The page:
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Published May 1st, 2019
Clearing the confusion around teen drug use

What are the roles, responsibilities, rules and consequences surrounding underage substance use? For many parents of teens there is much confusion about the roles played by police and schools. The Alcohol Drug Abuse Prevention Team of Lamorinda is hosting an evening of education from 7 to 8:30 p.m. May 7 in the Don Tatzin Community Center at the Lafayette Library and Learning Center to address these questions and others.
The discussion focusing on how parents, schools and law enforcement can partner together to reduce underage substance use and keep kids safe, will be facilitated by a panel of experts in the field including those from Lamorinda police and the Acalanes Union High School District.
Additionally the Drug Enforcement Administration will be presenting a real-life teen bedroom scenario - parents will be invited to see what can be "hidden in plain sight," as they search for the prehidden drug paraphernalia and signs of risky behavior, often overlooked by parents.
ADAPT Lamorinda Program Director Jaime Rich says that this event will provide a unique opportunity for community members to hear from representatives of the two main local entities - law enforcement and schools - that touch young people when it comes to alcohol and other drugs.
"Local parents have expressed confusion over consequences for our teens when it comes to offenses that involve alcohol and other drugs. We will outline what these consequences are when it comes to schools and the greater Lamorinda community. How do law enforcement and the schools intersect and when don't they?" says Rich, adding, "We will also share information on the roles of parents in this realm."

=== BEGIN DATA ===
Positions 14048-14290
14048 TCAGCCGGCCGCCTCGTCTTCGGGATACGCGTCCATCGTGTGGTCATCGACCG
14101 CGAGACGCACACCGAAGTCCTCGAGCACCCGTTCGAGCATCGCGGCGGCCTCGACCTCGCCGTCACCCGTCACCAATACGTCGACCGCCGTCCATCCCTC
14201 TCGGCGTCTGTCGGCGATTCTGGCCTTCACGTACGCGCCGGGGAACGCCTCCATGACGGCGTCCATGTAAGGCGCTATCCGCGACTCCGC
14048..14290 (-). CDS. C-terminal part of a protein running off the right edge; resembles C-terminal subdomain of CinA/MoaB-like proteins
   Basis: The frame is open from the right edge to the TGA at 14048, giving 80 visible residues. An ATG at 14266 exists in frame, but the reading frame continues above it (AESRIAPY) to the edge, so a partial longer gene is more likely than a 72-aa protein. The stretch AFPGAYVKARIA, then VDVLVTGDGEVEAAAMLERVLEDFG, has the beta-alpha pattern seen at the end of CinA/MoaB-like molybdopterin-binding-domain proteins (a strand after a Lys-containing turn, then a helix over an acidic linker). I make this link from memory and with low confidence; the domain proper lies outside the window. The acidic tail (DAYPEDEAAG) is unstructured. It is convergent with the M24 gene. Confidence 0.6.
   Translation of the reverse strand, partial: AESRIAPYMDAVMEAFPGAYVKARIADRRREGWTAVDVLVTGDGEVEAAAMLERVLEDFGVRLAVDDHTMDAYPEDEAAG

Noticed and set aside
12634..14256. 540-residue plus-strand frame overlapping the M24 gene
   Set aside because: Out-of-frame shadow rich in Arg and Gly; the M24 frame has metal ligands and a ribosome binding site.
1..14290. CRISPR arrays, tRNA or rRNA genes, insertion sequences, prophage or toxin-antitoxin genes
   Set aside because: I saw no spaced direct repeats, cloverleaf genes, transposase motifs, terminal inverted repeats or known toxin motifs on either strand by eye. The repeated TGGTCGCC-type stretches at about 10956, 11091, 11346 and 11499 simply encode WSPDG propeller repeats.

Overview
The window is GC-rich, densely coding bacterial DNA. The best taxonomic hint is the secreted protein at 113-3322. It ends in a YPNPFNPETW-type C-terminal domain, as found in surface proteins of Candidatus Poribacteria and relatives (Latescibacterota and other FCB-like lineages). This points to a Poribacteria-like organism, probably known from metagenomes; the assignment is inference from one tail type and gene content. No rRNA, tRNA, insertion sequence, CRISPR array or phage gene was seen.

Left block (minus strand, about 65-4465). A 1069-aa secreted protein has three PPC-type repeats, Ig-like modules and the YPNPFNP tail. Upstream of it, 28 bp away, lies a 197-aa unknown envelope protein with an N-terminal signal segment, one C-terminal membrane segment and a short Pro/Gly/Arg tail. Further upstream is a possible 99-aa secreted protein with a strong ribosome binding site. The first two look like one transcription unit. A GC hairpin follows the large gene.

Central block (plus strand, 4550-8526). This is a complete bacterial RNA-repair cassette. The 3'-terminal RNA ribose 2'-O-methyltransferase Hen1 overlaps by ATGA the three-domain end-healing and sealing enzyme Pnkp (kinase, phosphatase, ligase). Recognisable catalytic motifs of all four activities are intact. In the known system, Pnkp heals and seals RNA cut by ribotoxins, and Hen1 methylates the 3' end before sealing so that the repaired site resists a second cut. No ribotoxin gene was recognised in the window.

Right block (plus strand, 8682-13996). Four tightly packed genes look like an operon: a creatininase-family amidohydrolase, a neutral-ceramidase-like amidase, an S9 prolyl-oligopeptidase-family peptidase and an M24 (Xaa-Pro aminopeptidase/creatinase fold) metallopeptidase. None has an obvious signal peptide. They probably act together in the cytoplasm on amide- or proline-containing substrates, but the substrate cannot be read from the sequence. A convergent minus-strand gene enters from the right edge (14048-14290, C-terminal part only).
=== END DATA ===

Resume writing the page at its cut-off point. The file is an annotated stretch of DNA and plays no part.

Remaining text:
Rich says DEA representatives will also be sharing what they are seeing locally and beyond.
Quoting from the California Healthy Kids Survey, Rich says that 25 percent of 11th graders report currently using electronic cigarette or vaping devices, which she explains is a two-fold increase from the last CHKS data.
"Most of that use is reportedly for marijuana or THC," says Rich. "Thirty-four percent of 11th-graders report having consumed alcohol in the past 30 days (above the state average); 27 percent of 11th-graders report having used marijuana in the past 30 days; 23 percent of 11th-graders think there is no harm in smoking marijuana occasionally; 36 percent of ninth-graders and 48 percent of 11th-graders report that it is very easy to obtain alcohol." She also noted that 24 percent of ninth-graders and 49 percent of 11th-graders think it is very easy to obtain marijuana.

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